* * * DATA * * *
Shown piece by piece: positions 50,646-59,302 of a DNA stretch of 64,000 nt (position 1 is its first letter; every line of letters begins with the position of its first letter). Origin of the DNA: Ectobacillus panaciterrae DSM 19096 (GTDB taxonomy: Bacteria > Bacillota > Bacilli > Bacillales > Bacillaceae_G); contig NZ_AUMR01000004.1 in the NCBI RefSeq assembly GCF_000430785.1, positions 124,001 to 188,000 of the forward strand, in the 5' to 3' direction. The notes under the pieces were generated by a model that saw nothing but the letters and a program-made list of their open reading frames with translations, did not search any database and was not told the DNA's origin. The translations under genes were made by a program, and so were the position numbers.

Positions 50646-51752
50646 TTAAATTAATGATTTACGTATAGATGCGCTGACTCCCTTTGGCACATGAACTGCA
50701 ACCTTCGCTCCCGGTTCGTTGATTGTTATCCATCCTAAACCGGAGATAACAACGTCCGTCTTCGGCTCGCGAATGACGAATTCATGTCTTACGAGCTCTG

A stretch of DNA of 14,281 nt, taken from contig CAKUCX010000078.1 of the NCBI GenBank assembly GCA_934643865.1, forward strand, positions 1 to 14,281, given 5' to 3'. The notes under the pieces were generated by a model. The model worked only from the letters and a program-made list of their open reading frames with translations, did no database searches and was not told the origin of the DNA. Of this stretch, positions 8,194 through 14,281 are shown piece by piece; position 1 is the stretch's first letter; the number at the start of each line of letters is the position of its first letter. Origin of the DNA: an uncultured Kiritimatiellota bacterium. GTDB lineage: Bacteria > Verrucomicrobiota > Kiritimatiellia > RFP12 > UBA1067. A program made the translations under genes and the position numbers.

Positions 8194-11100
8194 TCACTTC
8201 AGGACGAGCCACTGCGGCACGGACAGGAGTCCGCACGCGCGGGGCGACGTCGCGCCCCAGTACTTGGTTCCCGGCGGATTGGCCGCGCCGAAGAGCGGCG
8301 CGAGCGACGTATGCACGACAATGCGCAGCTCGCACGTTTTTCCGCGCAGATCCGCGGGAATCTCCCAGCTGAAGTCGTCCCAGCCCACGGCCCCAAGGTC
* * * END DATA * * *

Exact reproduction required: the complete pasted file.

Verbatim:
Shown piece by piece: positions 50,646-59,302 of a DNA stretch of 64,000 nt (position 1 is its first letter; every line of letters begins with the position of its first letter). Origin of the DNA: Ectobacillus panaciterrae DSM 19096 (GTDB taxonomy: Bacteria > Bacillota > Bacilli > Bacillales > Bacillaceae_G); contig NZ_AUMR01000004.1 in the NCBI RefSeq assembly GCF_000430785.1, positions 124,001 to 188,000 of the forward strand, in the 5' to 3' direction. The notes under the pieces were generated by a model that saw nothing but the letters and a program-made list of their open reading frames with translations, did not search any database and was not told the DNA's origin. The translations under genes were made by a program, and so were the position numbers.

Positions 50646-51752
50646 TTAAATTAATGATTTACGTATAGATGCGCTGACTCCCTTTGGCACATGAACTGCA
50701 ACCTTCGCTCCCGGTTCGTTGATTGTTATCCATCCTAAACCGGAGATAACAACGTCCGTCTTCGGCTCGCGAATGACGAATTCATGTCTTACGAGCTCTG

A stretch of DNA of 14,281 nt, taken from contig CAKUCX010000078.1 of the NCBI GenBank assembly GCA_934643865.1, forward strand, positions 1 to 14,281, given 5' to 3'. The notes under the pieces were generated by a model. The model worked only from the letters and a program-made list of their open reading frames with translations, did no database searches and was not told the origin of the DNA. Of this stretch, positions 8,194 through 14,281 are shown piece by piece; position 1 is the stretch's first letter; the number at the start of each line of letters is the position of its first letter. Origin of the DNA: an uncultured Kiritimatiellota bacterium. GTDB lineage: Bacteria > Verrucomicrobiota > Kiritimatiellia > RFP12 > UBA1067. A program made the translations under genes and the position numbers.

Positions 8194-11100
8194 TCACTTC
8201 AGGACGAGCCACTGCGGCACGGACAGGAGTCCGCACGCGCGGGGCGACGTCGCGCCCCAGTACTTGGTTCCCGGCGGATTGGCCGCGCCGAAGAGCGGCG
8301 CGAGCGACGTATGCACGACAATGCGCAGCTCGCACGTTTTTCCGCGCAGATCCGCGGGAATCTCCCAGCTGAAGTCGTCCCAGCCCACGGCCCCAAGGTC